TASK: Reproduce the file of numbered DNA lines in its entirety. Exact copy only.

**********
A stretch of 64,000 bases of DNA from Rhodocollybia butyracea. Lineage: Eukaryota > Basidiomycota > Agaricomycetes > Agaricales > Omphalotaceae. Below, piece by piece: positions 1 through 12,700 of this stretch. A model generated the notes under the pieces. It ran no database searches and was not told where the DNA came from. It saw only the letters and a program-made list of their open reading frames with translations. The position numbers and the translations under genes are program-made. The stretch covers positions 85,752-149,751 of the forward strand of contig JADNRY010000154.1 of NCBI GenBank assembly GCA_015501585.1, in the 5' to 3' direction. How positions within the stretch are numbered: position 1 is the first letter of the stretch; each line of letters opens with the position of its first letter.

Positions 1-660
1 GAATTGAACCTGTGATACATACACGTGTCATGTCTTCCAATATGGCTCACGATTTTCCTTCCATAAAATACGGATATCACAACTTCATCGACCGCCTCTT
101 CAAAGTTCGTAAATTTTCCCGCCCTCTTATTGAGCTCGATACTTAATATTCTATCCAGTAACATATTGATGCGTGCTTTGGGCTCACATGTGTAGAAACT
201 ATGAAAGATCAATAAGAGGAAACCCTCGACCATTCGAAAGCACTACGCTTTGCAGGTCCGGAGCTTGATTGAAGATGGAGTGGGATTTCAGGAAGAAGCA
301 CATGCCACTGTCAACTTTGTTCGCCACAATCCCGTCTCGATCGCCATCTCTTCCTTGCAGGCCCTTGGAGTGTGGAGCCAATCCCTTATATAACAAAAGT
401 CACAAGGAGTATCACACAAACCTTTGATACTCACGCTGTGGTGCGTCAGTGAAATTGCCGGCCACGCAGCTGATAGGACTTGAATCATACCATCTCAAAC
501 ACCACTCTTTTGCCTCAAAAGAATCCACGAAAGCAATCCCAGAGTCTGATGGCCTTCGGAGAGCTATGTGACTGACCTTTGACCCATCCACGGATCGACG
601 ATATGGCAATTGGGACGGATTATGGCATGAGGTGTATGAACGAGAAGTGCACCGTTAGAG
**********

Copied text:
A stretch of 64,000 bases of DNA from Rhodocollybia butyracea. Lineage: Eukaryota > Basidiomycota > Agaricomycetes > Agaricales > Omphalotaceae. Below, piece by piece: positions 1 through 12,700 of this stretch. A model generated the notes under the pieces. It ran no database searches and was not told where the DNA came from. It saw only the letters and a program-made list of their open reading frames with translations. The position numbers and the translations under genes are program-made. The stretch covers positions 85,752-149,751 of the forward strand of contig JADNRY010000154.1 of NCBI GenBank assembly GCA_015501585.1, in the 5' to 3' direction. How positions within the stretch are numbered: position 1 is the first letter of the stretch; each line of letters opens with the position of its first letter.

Positions 1-660
1 GAATTGAACCTGTGATACATACACGTGTCATGTCTTCCAATATGGCTCACGATTTTCCTTCCATAAAATACGGATATCACAACTTCATCGACCGCCTCTT
101 CAAAGTTCGTAAATTTTCCCGCCCTCTTATTGAGCTCGATACTTAATATTCTATCCAGTAACATATTGATGCGTGCTTTGGGCTCACATGTGTAGAAACT
201 ATGAAAGATCAATAAGAGGAAACCCTCGACCATTCGAAAGCACTACGCTTTGCAGGTCCGGAGCTTGATTGAAGATGGAGTGGGATTTCAGGAAGAAGCA
301 CATGCCACTGTCAACTTTGTTCGCCACAATCCCGTCTCGATCGCCATCTCTTCCTTGCAGGCCCTTGGAGTGTGGAGCCAATCCCTTATATAACAAAAGT
401 CACAAGGAGTATCACACAAACCTTTGATACTCACGCTGTGGTGCGTCAGTGAAATTGCCGGCCACGCAGCTGATAGGACTTGAATCATACCATCTCAAAC
501 ACCACTCTTTTGCCTCAAAAGAATCCACGAAAGCAATCCCAGAGTCTGATGGCCTTCGGAGAGCTATGTGACTGACCTTTGACCCATCCACGGATCGACG
601 ATATGGCAATTGGGACGGATTATGGCATGAGGTGTATGAACGAGAAGTGCACCGTTAGAG